Iyad Allawi warned against merging militias into the Iraqi armed forces in an exclusive interview with RFE/RL's Radio Free Iraq on April 26 in Amman, Jordan. "We want militias to end. We do not want to have them integrated in the military and similar structures of the state. No integration. The integration would mean creating one regiment Shi'ite, another one Sunni, another one loyal to the [Iraqi National] Accord, another one loyal to the Supreme Council [of the Islamic Revolution in Iraq], another one loyal to someone else -- and what will be the result? There will be fights. We want an army built in a style that is recognized," he said. KR

Allawi also told Radio Free Iraq that he does not believe the new government can form a cabinet that is not based on sectarian lines. "Regarding the style of the formation [of the cabinet], I do not think it will be a style of building a real national solidarity. If we come and say, 'This part is for Sunnis, this one for Shi'a, and this one for the Kurds,' it is a style in which we create a real split. And there are people who flirt with that, be it among Iraqis in the country or from abroad, who push in this direction." The result, he added, will be "a weakening of Iraq and destruction of its strong social background and structure." KR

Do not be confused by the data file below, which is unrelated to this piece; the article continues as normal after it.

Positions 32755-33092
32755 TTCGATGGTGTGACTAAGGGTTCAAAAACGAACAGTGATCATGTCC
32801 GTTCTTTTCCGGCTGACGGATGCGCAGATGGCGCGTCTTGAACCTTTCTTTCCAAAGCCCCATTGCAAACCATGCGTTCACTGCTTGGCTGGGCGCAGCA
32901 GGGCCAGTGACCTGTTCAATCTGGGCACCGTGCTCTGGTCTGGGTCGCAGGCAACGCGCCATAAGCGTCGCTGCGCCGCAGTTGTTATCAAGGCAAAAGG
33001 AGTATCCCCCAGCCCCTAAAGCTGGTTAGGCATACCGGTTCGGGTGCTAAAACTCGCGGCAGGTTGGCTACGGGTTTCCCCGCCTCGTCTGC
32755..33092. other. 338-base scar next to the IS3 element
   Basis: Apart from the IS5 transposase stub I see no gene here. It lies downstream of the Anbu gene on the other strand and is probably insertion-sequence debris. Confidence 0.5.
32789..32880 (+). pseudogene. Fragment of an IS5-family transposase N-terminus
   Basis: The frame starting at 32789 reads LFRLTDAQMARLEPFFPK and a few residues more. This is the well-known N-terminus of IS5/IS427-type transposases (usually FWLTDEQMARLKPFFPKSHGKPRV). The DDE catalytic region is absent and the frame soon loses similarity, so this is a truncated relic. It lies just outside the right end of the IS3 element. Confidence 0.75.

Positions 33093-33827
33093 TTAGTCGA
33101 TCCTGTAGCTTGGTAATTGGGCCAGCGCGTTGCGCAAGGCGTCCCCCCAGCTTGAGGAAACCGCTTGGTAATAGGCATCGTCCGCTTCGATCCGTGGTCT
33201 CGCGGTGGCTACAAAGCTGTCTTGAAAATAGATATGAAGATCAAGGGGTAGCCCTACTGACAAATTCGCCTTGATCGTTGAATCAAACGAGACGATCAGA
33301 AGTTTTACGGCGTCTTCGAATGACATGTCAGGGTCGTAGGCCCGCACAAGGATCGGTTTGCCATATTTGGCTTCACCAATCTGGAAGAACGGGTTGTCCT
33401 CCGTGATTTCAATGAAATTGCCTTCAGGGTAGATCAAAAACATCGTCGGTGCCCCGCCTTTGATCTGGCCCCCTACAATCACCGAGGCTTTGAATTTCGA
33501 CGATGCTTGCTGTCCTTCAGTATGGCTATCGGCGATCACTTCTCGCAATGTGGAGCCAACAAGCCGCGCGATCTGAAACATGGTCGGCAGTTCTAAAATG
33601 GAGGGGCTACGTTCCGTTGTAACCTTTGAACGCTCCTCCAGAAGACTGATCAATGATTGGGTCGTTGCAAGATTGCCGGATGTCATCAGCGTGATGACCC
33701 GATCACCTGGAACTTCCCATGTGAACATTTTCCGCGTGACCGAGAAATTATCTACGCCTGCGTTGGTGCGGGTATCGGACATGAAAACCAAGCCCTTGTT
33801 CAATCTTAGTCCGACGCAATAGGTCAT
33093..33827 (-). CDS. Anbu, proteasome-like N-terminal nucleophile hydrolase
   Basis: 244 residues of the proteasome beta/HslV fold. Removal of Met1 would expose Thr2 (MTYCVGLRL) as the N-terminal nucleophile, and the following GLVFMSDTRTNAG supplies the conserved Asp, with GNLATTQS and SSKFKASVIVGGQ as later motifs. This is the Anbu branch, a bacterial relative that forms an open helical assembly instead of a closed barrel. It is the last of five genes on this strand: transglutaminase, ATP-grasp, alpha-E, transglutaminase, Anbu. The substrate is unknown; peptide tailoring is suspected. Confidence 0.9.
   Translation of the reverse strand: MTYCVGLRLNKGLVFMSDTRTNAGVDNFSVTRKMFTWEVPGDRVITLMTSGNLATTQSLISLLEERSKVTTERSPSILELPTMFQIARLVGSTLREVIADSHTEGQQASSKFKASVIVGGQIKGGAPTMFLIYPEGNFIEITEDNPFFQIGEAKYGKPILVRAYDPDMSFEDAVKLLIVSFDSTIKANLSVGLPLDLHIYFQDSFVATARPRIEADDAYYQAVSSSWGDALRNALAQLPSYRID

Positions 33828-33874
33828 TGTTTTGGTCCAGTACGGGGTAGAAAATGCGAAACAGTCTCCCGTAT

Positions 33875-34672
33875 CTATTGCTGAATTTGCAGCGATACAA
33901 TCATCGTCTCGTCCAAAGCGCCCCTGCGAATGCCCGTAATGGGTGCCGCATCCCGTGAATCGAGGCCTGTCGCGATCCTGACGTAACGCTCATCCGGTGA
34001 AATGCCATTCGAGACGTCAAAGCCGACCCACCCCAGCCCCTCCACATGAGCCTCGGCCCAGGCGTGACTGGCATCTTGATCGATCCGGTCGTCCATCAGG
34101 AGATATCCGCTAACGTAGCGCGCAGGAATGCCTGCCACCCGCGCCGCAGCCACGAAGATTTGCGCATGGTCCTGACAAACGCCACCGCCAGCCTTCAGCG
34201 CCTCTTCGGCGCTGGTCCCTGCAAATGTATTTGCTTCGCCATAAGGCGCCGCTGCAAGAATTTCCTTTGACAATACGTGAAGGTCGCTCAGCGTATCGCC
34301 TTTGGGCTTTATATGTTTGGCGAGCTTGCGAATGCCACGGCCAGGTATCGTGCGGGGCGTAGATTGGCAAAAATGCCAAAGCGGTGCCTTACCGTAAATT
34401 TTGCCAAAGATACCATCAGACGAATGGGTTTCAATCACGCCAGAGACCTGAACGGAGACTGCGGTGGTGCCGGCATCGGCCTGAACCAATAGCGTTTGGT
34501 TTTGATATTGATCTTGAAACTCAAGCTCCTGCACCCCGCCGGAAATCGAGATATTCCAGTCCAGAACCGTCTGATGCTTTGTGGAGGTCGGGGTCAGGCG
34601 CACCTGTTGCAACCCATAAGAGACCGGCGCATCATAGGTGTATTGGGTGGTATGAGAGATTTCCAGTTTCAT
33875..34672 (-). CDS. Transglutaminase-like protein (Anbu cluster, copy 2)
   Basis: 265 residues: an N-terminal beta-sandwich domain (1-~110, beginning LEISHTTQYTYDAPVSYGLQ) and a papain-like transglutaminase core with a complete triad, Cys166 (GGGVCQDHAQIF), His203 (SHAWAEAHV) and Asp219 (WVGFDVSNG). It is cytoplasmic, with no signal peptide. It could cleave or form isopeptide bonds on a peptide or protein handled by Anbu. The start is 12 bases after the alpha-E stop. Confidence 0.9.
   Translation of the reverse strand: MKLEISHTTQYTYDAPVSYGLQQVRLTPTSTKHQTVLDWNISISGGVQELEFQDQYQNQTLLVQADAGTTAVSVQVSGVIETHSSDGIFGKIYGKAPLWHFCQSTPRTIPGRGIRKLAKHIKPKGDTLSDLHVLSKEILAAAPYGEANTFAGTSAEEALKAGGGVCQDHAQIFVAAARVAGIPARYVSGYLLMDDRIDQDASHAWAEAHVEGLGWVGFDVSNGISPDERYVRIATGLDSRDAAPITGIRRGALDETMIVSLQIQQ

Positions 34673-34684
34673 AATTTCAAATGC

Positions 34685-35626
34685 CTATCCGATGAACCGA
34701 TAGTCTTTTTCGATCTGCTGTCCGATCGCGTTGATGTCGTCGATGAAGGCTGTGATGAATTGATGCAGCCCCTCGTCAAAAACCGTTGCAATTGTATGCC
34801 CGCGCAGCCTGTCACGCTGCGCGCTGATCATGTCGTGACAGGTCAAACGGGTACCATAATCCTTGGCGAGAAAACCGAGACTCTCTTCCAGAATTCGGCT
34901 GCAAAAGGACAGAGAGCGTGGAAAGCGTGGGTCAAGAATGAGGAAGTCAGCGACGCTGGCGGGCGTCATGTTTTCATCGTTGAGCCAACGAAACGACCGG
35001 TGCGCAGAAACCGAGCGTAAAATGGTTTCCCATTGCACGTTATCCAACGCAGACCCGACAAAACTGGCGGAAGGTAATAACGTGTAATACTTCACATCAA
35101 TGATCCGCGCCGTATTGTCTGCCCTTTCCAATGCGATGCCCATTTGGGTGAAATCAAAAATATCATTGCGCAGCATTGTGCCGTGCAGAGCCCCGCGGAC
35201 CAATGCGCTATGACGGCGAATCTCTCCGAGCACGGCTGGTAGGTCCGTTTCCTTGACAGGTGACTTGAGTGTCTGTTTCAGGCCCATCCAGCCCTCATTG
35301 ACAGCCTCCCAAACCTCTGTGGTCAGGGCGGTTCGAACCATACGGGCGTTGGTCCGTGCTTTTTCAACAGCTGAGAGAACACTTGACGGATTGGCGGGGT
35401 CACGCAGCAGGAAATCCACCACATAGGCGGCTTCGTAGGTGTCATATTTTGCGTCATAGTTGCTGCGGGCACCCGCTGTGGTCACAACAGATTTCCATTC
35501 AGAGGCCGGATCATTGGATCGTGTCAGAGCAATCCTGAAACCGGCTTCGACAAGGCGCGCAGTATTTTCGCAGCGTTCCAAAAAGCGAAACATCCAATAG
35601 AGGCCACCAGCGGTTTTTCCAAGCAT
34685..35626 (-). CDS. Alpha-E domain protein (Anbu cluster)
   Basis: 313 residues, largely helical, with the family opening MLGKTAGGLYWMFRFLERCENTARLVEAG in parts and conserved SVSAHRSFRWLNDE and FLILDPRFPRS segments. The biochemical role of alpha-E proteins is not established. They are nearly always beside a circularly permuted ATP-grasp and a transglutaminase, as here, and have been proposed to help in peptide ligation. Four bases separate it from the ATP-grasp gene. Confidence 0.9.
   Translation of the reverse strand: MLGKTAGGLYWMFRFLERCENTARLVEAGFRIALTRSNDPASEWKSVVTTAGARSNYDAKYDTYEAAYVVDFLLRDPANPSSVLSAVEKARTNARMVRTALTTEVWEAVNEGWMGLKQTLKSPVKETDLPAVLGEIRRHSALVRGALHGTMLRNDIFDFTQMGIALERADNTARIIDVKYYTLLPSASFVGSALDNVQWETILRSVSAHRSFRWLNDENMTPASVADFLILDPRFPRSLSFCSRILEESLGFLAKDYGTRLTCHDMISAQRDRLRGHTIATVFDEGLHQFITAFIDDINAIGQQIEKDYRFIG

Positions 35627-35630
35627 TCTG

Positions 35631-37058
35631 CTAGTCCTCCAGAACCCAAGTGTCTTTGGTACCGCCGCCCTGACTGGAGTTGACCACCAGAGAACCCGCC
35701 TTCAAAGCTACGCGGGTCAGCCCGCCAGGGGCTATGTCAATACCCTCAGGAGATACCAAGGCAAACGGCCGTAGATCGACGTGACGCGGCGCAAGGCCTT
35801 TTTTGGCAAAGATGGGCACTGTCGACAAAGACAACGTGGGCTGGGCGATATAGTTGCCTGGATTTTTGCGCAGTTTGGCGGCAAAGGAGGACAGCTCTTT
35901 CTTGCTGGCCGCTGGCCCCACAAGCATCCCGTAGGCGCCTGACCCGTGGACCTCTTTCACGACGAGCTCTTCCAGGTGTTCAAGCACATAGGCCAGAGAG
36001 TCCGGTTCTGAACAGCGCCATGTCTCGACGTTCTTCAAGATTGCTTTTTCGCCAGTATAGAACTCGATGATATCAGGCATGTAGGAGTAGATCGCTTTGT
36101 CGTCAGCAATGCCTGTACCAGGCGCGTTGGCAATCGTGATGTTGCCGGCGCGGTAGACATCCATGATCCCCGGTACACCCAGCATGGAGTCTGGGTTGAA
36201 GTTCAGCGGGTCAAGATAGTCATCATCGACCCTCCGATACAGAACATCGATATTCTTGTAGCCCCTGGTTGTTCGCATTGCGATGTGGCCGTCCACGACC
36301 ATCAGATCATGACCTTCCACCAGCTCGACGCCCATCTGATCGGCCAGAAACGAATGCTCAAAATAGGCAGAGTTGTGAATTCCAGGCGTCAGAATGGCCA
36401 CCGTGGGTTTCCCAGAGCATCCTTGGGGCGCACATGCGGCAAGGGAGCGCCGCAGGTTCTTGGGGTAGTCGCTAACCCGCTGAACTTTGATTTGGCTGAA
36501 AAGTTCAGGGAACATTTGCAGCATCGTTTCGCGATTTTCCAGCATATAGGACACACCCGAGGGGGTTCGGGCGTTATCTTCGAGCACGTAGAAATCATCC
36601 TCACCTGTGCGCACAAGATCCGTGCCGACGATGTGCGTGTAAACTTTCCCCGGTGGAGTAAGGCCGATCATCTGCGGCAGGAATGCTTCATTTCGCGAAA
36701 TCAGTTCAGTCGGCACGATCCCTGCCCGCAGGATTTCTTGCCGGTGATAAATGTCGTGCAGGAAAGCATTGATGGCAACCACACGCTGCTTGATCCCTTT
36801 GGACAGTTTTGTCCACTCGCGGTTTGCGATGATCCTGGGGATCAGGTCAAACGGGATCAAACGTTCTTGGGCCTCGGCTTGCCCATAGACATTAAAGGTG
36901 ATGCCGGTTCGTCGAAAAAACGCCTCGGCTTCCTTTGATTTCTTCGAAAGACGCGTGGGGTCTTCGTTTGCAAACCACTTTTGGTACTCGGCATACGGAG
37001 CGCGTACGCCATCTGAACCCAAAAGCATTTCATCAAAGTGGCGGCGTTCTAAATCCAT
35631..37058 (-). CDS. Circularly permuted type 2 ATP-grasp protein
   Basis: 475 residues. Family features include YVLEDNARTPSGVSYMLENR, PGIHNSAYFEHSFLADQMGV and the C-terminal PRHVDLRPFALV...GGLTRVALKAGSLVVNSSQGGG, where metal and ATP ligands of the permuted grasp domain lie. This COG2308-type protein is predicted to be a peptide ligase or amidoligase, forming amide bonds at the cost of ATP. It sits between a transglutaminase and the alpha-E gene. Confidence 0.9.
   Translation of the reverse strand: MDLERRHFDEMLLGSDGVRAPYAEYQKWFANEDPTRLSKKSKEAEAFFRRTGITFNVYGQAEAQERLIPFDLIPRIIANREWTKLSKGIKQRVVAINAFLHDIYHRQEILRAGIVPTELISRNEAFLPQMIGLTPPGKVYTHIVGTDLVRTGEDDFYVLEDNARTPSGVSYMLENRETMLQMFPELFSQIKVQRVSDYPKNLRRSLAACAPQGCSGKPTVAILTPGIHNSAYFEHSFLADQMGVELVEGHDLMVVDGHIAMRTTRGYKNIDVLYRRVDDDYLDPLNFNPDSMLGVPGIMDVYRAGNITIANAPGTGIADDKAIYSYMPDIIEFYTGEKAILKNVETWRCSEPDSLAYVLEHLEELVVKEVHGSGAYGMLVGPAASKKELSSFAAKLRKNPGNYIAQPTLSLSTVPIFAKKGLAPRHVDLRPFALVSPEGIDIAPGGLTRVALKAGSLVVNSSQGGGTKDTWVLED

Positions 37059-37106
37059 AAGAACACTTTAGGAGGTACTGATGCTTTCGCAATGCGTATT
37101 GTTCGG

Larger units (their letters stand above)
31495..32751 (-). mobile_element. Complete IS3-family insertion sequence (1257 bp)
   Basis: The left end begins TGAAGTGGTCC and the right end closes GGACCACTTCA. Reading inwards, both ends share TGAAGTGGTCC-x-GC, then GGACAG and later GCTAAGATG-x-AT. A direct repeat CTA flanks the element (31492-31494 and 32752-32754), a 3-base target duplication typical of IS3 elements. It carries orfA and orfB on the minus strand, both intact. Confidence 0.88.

More than 100 insurgents attacked police and army posts in the northern Iraqi town of Ba'qubah on April 27, killing seven Iraqi soldiers, the U.S. military announced on April 28. Local police commander Major General Ghassan Adnan al-Bawi said the attackers flooded the city in six waves, reported on April 28. Reuters quoted al-Bawi as saying that between 400 and 500 insurgents were involved in the attack. In one raid, the militants attacked five police checkpoints and a police station with mortar rounds, rocket-propelled grenades, and small arms. Seventeen militants were killed, as well as one Iraqi soldier, and two people were wounded. Four militants and six Iraqi soldiers were killed in a separate attack on an Iraqi army headquarters, while two civilians were killed. KR